This keyboard nails all those specific sounds that certain musical genres command. The on-board arpeggiator, with tap tempo and multiple ARP modes, help with that. It’s such a good tool to indulge your creativity.

PROS

  • Perfectly portable for producing on the go.
  • Very changeable, customizable sound.
  • Has few keys, but all octaves are available at the push of a button.
  • Comes with useful software for that pro-experience.

CONS

  • Small, so harder to play with two hands.
  • No Velocity sensitivity calibration, or way to turn it off.
  • Setup is difficult.

How to Choose the Best Keyboard Workstation

There are a few essential elements that go into choosing the best keyboard workstation for you. First, what do you need? Examine your preferences and what each instrument has to offer. Then you can find your perfect match.

Skillset

A beginner will not need as many tricky features as an experienced performer or producer. A keyboard workstation with a good chunk of features will do just fine, but you don’t need the ultimate premium from the get-go. Start with something simpler and work your way up as your abilities grow.

Keys

Most keyboards have a 61 keys standard, which you can already do a lot with. Throw on effects, and you’ve doubled, tripled, or more, what you can do. For some, though, 61 keys are not enough. They want to possess the full 88 of a piano, and that’s fine too.

Are the keys weighted or touch-sensitive? How subtly dynamic you wish your performances to be plays a part in this area of choice.

Connectivity and Compatibility

How easy is it to connect your workstation keyboard to another device? The workstation can do a lot, but the final mixing and mastering will warrant a computer. If it’s a struggle to move the files around or you can’t connect with your initial choice, maybe reconsider what to go with.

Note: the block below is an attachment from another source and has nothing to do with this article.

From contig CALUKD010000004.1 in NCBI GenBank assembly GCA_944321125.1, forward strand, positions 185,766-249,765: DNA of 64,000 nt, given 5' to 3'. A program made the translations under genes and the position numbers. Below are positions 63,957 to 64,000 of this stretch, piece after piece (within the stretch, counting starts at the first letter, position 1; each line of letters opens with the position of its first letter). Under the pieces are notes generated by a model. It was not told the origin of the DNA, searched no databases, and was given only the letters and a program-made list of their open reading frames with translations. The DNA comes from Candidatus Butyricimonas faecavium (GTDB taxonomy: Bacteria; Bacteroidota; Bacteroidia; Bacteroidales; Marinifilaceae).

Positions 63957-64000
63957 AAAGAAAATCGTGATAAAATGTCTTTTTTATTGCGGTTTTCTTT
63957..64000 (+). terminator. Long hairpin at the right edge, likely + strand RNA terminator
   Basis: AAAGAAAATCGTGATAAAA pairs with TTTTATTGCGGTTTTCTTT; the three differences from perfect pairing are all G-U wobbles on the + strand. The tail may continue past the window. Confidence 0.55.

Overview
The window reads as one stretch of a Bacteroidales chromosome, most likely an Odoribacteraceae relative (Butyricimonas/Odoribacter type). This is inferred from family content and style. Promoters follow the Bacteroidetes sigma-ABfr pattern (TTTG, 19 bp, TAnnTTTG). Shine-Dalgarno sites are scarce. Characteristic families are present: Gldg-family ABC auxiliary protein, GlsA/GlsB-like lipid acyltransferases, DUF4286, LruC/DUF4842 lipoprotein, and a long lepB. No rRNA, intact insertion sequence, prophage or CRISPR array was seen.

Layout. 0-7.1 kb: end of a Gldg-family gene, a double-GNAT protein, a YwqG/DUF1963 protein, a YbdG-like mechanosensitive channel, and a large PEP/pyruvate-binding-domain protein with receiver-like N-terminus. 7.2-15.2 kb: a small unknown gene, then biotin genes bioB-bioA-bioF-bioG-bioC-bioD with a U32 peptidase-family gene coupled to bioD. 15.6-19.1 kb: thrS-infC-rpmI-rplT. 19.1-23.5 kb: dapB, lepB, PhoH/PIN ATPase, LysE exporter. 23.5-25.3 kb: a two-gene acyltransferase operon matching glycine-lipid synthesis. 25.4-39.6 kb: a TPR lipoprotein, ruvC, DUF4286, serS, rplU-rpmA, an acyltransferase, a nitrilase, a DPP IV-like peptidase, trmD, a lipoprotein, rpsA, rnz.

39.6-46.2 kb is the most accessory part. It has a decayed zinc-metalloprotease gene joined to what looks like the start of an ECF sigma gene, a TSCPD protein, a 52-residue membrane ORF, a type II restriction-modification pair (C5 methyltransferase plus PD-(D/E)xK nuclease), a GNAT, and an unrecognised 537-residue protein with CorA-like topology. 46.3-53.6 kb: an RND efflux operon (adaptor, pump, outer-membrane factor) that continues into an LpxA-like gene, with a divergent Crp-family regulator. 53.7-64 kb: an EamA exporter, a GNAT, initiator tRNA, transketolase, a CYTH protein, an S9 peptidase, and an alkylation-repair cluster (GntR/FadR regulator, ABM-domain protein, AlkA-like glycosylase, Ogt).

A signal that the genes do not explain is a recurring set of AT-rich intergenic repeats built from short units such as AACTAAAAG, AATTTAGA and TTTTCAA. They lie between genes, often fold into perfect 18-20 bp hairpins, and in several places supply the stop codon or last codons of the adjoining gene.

The ease of the connection is not the only consideration here. What’s the output format of your keyboard, if there is one? Converting files can be a pain. A MIDI file, or a WAV, will be almost universally compatible with keyboards and audio interfaces. Be wary of the obscure file formats out there.

Are You Picky?

Do you have a general idea of what you want your final product to sound like? Or do you have it completely nailed down to the last barely audible sound with vibrato, ending on a soft poof? Not every keyboard will let you manipulate everything to such a detailed, delicate finish. If you want the ultimate control, there will be some keyboards that are better for you.

The Roland FANTOM-8 and Yamaha Genos, for example, both allow for this fabulous manipulation of sound. Everything is in your control with those two, where others will do a great job — but maybe not for an extreme detail-oriented perfectionist.

Portability

If you work only on stage or in a studio, portability isn’t an issue. But if you’re on the road or doing gigs in different clubs every night, this comes into it big-time.

Many of these keyboards weigh 20–30 pounds. It may not seem like much, but 10 pounds is a big difference in an instrument you have to treat gently. An instrument on the lower end will be easier to get into a case and sling over your shoulder.

A battery-powered option is another thing to look at. Most of the higher end, more demanding keyboard workstations require an electrical outlet. However, not all of them do! Battery-powered keyboard workstations are great for busking or going from gig to gig during the day.

What’s the Best Way to Use a Workstation?

A workstation is more than a keyboard with some fancy knobs — It’s a tool for creating and producing high-quality and high resolution music — not only writing it. It’s a tool to help you capture ideas in the moment, before they fly away.

The best way to use a keyboard workstation is by amping it up to its full potential. If you want a keyboard, get a keyboard. A workstation is on a whole other level. Utilize its features and play to your combined strengths.

Conclusion

The best keyboard workstation has to be the Roland FANTOM-8. Its keyboard is the full 88, it’s got an infinite number of fun features to try, and it’s perfect for fine-tuning professionals.

The Yamaha Genos comes in at a close second — it almost came top because of the Revo! Drums, but the lack of built-in speakers knocked it down a peg.

Every keyboard on this list ticks most of the boxes you could want in a workstation. Hopefully, you’ve been able to narrow down your choices. Finding the right tool is a daunting task, but always easier when you’ve got all the best facts and options laid out.